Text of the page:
The ceremony went off without a hitch. Now, for some reason I don’t understand, there were giant arrows on the curtain behind the platform. In pictures, it looks like they’ve been photo-shopped in to point out “here’s the groomsman, here’s the bridesmaid, here’s the projector screen.” But no, let me assure you, they were already there.

Photo by Sheryl Graber

By the time the ceremony was over, the sky was beginning to darken and the rain was beginning to fall, but it was still quite warm. Midwest weather is fascinating. The sky grew darker and darker as the evening wore on, but the sun hadn’t set yet. It glowed orange through the clouds. And then the rain fell in torrents, and a fantastic display of purple lightening lit the sky. Beautiful.

At the reception, we found the other Oregon people who had made it to the wedding. Ben and I sat down with Sheryl and Mikala, and we had a jolly time eating, listening to the fantastic music performed by Travis’ brothers and friends, and listening to the funny open mic stories. Like I said, those Millers have stories.

Sheryl, Mikala, Javen, me, and Ben. Photo from Mikala’s phone, taken (I think) by Bethany Clugston.

The next morning, summer and crazy thunderstorms were gone, and the weather was a very Oregon-like 50° and drizzling. We ate a huge breakfast, hauled gifts to Travis and Christina’s new house, wrote a thank-you note to Travis’ family, and just hung out. Then, around noon, Ben and I drove back to the airport. (Javen stayed behind, as he had a different ride home.)

In general, it was a fantastic trip, mostly due to the hospitality of Travis’ family. Especially his mother, Darlene.

Congrats, Travis and Christina. I hope you have a long and happy life together.

Note: I am sorry I am a day late here. I’ve been sick and traveling and working and in general not putting as much time and energy into the April Blogging Challenge as I usually do. In order to catch up on other ABC posts, you can go to Mom’s blog, Amy’s blog, and Jenny’s blog.

7 Ways To Maintain Friendships in Adulthood (ABC Day 11)

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One of the many topics of conversation that came up during my trip to Montana with my Aunts was friendship. I found it surprising how many people get to adulthood and feel friendless.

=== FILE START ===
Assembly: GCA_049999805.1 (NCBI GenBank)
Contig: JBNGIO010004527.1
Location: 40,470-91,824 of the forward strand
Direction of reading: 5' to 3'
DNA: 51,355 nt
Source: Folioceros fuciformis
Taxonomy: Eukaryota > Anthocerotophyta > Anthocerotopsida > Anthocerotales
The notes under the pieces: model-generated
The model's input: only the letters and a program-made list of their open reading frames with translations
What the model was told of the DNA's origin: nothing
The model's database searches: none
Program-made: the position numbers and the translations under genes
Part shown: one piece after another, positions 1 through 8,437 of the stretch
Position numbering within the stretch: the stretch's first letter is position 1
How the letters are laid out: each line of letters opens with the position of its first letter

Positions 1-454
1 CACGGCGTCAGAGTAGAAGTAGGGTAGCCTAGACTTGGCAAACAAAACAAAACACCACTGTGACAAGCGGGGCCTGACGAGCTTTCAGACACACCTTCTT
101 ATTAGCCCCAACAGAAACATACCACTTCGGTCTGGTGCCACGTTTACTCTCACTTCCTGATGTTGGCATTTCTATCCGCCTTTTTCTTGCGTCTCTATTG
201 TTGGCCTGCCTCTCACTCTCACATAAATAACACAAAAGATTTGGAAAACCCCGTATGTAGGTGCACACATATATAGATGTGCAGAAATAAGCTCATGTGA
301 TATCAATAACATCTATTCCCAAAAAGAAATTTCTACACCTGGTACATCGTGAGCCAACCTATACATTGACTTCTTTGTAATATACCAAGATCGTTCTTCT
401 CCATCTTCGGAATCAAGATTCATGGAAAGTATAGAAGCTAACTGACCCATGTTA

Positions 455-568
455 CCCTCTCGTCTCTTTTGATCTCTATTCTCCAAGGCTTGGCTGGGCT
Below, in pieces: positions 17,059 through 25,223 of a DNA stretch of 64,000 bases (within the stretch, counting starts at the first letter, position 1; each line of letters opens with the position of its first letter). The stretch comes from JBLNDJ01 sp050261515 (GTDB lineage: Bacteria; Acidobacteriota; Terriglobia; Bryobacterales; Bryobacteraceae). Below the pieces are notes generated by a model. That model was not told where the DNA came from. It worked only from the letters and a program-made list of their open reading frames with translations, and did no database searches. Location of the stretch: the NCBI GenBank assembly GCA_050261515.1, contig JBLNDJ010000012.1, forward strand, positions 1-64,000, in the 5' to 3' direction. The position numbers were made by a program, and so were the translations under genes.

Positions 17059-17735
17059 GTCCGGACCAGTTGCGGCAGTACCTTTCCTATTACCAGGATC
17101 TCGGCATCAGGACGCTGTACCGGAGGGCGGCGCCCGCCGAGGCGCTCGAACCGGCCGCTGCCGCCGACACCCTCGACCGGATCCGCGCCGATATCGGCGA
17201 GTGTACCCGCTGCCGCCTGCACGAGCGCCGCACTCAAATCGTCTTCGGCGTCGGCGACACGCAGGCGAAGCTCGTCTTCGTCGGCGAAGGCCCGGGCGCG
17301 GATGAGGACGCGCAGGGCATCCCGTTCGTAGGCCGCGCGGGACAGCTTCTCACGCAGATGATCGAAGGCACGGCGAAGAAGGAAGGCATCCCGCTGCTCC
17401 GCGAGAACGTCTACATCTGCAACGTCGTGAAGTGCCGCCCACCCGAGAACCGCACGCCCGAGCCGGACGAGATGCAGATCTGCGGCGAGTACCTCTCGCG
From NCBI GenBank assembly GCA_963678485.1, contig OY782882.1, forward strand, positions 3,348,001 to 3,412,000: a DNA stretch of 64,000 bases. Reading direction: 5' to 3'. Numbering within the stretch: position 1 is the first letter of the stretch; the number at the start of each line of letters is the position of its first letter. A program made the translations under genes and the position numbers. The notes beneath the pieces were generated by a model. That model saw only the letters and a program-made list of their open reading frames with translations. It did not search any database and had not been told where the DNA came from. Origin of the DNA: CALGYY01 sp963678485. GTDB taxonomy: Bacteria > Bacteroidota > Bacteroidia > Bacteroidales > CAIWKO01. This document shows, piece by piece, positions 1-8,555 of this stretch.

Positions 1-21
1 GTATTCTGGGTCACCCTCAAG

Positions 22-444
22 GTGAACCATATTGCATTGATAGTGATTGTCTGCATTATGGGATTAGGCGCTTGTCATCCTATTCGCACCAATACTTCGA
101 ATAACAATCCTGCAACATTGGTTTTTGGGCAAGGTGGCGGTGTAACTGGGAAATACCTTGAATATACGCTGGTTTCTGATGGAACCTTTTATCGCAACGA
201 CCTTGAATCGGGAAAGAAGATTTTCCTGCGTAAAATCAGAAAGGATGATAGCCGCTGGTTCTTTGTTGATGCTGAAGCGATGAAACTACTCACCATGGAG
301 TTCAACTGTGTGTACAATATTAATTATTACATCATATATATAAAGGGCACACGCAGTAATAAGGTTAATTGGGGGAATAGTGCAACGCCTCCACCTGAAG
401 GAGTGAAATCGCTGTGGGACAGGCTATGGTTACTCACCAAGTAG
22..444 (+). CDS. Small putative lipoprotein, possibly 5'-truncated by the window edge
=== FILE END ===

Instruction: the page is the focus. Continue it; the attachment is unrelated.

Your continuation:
So I decided to write a post about friendship. But first, a couple caveats.

A. I am very aware that being single and childless can be a huge advantage when it comes to maintaining friendships. Of course I also see disadvantages to my stage of life, but I’m not writing this post to start some sort of “do married people or single people have it harder” debate. I’m just trying to make some points which I believe can be universally applicable. If they’re not, I won’t be offended if you disregard them and move on.

B. Some of these are my own ideas, and some are wisdom from my aunts. And some are a combo. Just giving credit where credit is due.

You ready? Okay, let’s get started.

1.Think of friendships as a health issue, not a hobby. 

As someone who’s struggled with a lot of health issues, I keep careful track of what drains me and what gives me energy. So I make time to sleep. I have personal devotions every day. It may take time, but I think of it as negative time, because without it I wouldn’t have the energy to get anything done.

Friendship is a funny thing, because hanging out with friends or going to a social event can be very draining. However, there is nothing more draining than loneliness.

From everything I’ve read, particularly this article about young people and smartphones, and this article about addiction, loneliness seems to be an epidemic. I think it’s time we stop treating friendship as a hobby we indulge in when we have some extra time, and start treating friendship like it’s part of our health routine.

2. Focus on what is, not what isn’t.

This advice came from my aunts, and it really resonated with me.

I have friends, it’s true, but what I don’t have is a close-knit friend group, or a place I just belong. Instead, I get to be otter in a lot of groups. Joining in, but never being a tried-and-true member.

I don’t have a gang, and I could spend my energy searching and searching for it. Or, I could focus on the friendships that I do have, and work to maintain them. Call up the girl I was close to, but haven’t seen in a while. “Does any day this week work to go out for tea?” Send a video message to my cousin in Ohio. Go to the Sunday evening service. Talk to the girl who just joined the youth group.

3. Remember that not every friendship needs to fill every void.

You might find the deep conversations in one friendship, while another friend might go on adventures with you. A third friend might be the one who gets your offbeat sense of humor, while a fourth might share your taste in books.